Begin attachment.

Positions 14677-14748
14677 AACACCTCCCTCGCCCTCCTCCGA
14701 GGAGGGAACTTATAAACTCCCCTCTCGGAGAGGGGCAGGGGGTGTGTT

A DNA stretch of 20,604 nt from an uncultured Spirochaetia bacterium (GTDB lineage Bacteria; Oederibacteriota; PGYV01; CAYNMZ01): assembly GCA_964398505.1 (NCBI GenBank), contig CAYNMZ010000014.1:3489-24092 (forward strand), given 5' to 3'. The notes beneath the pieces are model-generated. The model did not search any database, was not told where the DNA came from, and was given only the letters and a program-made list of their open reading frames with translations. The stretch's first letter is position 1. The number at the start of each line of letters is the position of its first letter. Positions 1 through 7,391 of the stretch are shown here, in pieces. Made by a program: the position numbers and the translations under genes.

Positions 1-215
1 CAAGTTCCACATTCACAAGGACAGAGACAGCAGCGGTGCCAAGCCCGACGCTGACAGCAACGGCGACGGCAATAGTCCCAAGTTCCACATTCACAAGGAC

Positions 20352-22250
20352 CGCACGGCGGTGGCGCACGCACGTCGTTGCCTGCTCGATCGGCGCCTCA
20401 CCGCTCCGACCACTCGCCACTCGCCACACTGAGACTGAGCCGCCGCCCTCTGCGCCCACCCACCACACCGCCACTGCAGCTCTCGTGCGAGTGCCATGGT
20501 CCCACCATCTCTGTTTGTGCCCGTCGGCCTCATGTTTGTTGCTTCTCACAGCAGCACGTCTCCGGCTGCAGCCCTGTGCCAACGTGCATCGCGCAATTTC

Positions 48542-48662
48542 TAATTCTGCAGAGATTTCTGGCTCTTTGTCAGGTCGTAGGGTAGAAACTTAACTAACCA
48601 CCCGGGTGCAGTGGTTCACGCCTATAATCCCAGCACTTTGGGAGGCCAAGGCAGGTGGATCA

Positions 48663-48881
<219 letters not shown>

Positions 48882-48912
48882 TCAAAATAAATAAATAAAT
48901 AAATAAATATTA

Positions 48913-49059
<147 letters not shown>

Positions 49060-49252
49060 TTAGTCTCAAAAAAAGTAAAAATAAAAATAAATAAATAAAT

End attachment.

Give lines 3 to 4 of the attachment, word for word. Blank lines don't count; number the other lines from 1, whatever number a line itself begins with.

14701 GGAGGGAACTTATAAACTCCCCTCTCGGAGAGGGGCAGGGGGTGTGTT

A DNA stretch of 20,604 nt from an uncultured Spirochaetia bacterium (GTDB lineage Bacteria; Oederibacteriota; PGYV01; CAYNMZ01): assembly GCA_964398505.1 (NCBI GenBank), contig CAYNMZ010000014.1:3489-24092 (forward strand), given 5' to 3'. The notes beneath the pieces are model-generated. The model did not search any database, was not told where the DNA came from, and was given only the letters and a program-made list of their open reading frames with translations. The stretch's first letter is position 1. The number at the start of each line of letters is the position of its first letter. Positions 1 through 7,391 of the stretch are shown here, in pieces. Made by a program: the position numbers and the translations under genes.